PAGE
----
Editorial: Council vs. wild

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The Craig City Council’s consideration of a Colorado Division of Wildlife proposal to eradicate deer inside city limits appears not only contrary to the community’s wishes, but also a waste of government time and resources. The Editorial Board’s advice to the council: Don’t shoot yourselves in the hooves by giving the deer dilemma more attention. The DOW proposal can only end badly.

Craig Editorial Board, Jan. to March 2012

  • Al Cashion, community representative
  • Jeff Pleasant, community representative
  • Bryce Jacobson, newspaper representative
  • Bridget Manley, newspaper representative
  • Chris Nichols, community representative
  • Josh Roberts, newspaper representative

The alleged problem of deer within Craig city limits has been a widely discussed community issue in recent weeks, with those weighing-in ranging from the politically-involved to those less civically minded.

Should the Craig City Council move forward with a proposal to kill the deer — as suggested by the Colorado Division of Wildlife — you can bet the chatter won’t stop there.

On Tuesday night, our city council members are scheduled to discuss the DOW’s three-tiered plan for eradicating city deer that a vocal minority has labeled a nuisance to property and potential safety hazard.

Instead of listening to the DOW and the minority who want Bambi and family taken out, the Editorial Board contends the city should listen to what seems to be the majority opinion — and coincidentally one of reason — of the community:

Increase the fines for residents who feed deer, but otherwise leave them alone.

The animals are a signature aspect of living in Craig, and ideas of wiping them out are foolish, a waste of government time and resources, and an aggressive, hostile step in the wrong direction.

There is simply no positive outcome of this situation, the Editorial Board contends, if the council proceeds on its current course.

Board members appreciate city officials responding to the concerns of a few citizens opposed to the deer’s presence in the city, but most residents want the animals left alone.

How about the council responding appropriately to them?

There’s at least one council member who is thinking along the right lines. Jennifer Riley’s comments in Friday’s Craig Daily Press are reassuring:

“I don’t think we should treat aggressive dear any differently than we treat aggressive dogs,” Riley told the newspaper. “I think if there are aggressive situations with deer, those should be dealt with. But, like with dogs, I don’t think there needs to be a blanket extermination of deer.”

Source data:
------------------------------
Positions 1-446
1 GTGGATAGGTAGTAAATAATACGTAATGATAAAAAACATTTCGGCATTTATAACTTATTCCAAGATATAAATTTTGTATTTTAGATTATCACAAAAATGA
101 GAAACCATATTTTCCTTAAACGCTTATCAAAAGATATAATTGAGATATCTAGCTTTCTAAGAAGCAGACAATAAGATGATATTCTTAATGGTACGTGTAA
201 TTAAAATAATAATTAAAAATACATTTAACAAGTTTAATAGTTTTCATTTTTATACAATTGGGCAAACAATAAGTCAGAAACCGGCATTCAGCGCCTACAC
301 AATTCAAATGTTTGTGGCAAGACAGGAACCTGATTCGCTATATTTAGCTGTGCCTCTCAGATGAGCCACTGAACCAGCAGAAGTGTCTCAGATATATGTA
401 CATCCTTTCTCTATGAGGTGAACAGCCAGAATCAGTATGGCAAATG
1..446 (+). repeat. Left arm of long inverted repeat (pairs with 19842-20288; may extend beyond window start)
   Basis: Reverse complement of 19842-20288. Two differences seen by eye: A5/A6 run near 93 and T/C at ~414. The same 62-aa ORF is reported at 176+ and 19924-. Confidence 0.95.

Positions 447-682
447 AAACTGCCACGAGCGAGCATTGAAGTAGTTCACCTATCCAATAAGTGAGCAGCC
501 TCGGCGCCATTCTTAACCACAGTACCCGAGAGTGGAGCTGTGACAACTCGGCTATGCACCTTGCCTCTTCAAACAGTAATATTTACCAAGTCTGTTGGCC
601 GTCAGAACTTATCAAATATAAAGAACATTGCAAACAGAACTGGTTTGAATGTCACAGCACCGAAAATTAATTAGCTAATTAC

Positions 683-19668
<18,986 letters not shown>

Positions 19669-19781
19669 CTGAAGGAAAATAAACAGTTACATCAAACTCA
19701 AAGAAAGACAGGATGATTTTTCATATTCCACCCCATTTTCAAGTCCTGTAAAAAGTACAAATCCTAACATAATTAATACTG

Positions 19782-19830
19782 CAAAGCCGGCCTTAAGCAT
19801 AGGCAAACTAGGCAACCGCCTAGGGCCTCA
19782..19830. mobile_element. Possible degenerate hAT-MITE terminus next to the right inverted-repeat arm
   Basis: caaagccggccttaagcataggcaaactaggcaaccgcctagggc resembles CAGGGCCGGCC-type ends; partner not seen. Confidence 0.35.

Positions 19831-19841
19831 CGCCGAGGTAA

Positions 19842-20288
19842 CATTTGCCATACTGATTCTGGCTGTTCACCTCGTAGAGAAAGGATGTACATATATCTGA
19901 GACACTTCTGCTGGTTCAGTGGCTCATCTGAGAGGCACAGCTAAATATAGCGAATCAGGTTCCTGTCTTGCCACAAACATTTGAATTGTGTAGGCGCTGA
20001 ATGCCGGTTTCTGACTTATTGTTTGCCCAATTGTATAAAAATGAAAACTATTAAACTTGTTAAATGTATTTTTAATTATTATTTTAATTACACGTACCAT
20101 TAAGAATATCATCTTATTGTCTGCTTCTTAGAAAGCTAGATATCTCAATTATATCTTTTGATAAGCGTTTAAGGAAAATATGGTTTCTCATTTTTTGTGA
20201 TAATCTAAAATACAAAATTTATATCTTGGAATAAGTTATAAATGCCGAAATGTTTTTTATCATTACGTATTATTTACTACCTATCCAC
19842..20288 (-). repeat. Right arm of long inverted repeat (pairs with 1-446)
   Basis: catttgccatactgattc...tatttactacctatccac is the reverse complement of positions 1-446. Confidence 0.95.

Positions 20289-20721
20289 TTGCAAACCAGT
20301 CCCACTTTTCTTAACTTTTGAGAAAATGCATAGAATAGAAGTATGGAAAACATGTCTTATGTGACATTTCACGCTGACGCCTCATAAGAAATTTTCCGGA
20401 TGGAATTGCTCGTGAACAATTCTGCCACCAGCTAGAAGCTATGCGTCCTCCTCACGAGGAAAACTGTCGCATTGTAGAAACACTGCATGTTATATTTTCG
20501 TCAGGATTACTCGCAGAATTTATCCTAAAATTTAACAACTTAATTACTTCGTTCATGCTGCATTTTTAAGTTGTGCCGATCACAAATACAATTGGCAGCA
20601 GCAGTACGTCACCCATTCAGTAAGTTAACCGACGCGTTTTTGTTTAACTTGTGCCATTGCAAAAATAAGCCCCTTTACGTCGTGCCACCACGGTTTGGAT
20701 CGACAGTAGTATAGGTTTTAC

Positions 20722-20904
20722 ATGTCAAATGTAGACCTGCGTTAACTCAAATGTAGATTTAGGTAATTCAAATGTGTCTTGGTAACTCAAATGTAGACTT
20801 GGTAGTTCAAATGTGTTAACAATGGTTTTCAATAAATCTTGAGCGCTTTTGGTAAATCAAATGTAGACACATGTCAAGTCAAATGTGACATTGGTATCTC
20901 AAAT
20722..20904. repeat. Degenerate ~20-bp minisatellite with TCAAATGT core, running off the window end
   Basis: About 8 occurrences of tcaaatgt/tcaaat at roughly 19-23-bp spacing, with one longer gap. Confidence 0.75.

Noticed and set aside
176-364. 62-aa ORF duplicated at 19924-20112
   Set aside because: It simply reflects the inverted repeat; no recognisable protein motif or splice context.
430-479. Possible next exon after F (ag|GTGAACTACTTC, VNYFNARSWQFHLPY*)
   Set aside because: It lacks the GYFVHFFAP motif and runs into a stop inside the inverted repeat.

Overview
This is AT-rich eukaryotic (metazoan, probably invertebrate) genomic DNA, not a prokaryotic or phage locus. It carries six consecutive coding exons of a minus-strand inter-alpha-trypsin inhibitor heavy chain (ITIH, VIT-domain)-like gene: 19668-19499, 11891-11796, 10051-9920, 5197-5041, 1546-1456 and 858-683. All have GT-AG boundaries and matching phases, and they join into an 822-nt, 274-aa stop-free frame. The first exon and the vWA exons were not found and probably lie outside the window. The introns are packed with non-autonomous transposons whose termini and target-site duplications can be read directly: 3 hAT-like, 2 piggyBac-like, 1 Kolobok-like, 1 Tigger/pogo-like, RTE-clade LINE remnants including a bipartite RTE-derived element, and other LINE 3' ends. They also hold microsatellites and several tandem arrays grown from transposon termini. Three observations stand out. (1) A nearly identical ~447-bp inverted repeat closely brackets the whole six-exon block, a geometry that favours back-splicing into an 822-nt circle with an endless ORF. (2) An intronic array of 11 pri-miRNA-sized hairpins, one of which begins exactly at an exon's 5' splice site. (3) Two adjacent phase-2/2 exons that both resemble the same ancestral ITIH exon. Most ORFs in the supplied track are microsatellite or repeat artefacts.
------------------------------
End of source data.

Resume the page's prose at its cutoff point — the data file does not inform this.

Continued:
Sensible words, and we’re betting at least she votes reasonably on this issue.

The Editorial Board is hoping she isn’t the only one. This issue has had enough attention now and for several years to come.

It’s time for our city officials to get back to what they’ve done a good job of doing lately — running the city efficiently — rather than shooting themselves in the hooves with a controversial decision that will only make a few people happy.

Comments

als362 3 years, 10 months ago

Along with the points brought up here, one more needs to be made; Those people that want the deer killed, trapped, relocated, or whatever, should be the ones to pay the full cost of that operation. It is not right to make everyone else pay for something that only a few want.

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Harlan 3 years, 10 months ago

That's a great idea! I would like my money back for the following things I do not use in Craig: The new hospital The school system The VNA

Since I don't use these things, why should I pay for them?

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als362 3 years, 10 months ago

I don't see how issues that were voted on by the community, the need to supply proper health care and education, all issues that undoubtly support the entire community, can be compared to addressing a percieved problem that supports just a few.

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